When people identify themselves to friends, to coworkers, to loved ones, very rarely do they say, I’m a patient or I’m a consumer. More often, they think, I’m a parent. I’m a partner. I’m a person. If health organizations only gather information about patients in instances when they view themselves as patients, care delivery and outcomes will always be inherently limited.

Interoperability is not a technology problem; if it were, healthcare would have solved it by now. It is ultimately a boundary problem, with each entity across the care continuum having in place its own parameters of technology engagement with doors that only open to a select few partner platforms — or to none at all. The four walls of the clinic must be broken open in order to deliver truly people-first care. Value-based care, social determinants of health, and other personalized care models and settings will be a core component of building a comprehensive whole-person view.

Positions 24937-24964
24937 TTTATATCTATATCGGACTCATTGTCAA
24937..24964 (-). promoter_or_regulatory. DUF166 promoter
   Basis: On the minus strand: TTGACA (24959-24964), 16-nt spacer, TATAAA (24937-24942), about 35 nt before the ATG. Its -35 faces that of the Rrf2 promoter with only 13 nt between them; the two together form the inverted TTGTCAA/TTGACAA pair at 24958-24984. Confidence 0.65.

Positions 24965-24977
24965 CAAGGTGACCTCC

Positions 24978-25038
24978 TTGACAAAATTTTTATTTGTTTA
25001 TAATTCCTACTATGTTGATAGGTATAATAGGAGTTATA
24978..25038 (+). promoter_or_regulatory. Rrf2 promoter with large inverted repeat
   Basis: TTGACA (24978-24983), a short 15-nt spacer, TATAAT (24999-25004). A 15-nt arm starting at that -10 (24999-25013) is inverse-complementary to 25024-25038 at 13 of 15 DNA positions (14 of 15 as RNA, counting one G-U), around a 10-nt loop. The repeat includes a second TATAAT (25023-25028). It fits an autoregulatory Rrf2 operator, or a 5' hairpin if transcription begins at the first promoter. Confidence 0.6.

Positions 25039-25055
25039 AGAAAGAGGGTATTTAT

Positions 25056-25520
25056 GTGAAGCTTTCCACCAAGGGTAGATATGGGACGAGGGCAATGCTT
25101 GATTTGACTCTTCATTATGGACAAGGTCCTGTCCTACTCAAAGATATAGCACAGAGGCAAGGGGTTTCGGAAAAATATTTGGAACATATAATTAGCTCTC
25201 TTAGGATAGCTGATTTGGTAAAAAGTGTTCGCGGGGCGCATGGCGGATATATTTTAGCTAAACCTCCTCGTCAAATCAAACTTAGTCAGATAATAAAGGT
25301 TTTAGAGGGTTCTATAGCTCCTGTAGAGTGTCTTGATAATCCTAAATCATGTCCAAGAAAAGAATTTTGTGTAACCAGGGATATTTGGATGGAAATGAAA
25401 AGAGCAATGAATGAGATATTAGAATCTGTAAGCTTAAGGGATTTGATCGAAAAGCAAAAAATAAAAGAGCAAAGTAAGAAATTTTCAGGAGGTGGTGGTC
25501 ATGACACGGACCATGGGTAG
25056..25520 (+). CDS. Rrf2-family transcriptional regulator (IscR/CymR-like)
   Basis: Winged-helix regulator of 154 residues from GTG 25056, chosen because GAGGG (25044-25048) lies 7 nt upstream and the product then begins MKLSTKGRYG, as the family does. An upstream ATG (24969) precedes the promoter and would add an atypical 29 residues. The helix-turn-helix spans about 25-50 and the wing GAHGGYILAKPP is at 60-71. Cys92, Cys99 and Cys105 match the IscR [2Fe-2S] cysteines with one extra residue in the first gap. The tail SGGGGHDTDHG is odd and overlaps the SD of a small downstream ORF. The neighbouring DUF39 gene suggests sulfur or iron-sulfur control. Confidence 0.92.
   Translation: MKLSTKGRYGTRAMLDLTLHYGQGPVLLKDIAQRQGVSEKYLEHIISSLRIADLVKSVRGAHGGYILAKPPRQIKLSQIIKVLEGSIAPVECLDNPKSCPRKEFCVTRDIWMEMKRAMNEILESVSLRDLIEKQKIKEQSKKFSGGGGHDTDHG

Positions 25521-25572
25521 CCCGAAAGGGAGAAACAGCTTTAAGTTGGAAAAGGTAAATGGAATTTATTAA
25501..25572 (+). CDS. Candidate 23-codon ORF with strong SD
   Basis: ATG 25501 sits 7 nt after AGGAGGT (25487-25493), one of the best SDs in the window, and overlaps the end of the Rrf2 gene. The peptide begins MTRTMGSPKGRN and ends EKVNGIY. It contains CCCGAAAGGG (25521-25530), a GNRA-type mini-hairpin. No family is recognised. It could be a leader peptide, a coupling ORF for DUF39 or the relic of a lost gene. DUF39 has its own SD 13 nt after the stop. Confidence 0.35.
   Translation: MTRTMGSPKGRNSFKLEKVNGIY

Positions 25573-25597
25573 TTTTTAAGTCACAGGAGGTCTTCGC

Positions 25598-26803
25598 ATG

3. Innovation is too often technology-first, clinician-second

Our industry’s valiant efforts to improve care quality and the patient experience through digital innovation have inadvertently created an environment where people serve the technology — not the other way around. Too often, clinicians are put into positions where they have to compromise the care they provide: input into clinical technology or interface with patients; prioritize quality of outcomes or quantity of visits; document in the EHR after hours or focus on work-life balance at the risk of missing valuable information.

Just as health organizations are collectively beginning to embrace patients as consumers of healthcare outcomes, digital health innovators should begin to consider clinicians as consumers of healthcare technology. Clinicians know best what they need, so — as U.S. Surgeon General Vivek Murthy recently highlighted in an advisory on burnout in healthcare — health tech companies must design solutions that serve their needs.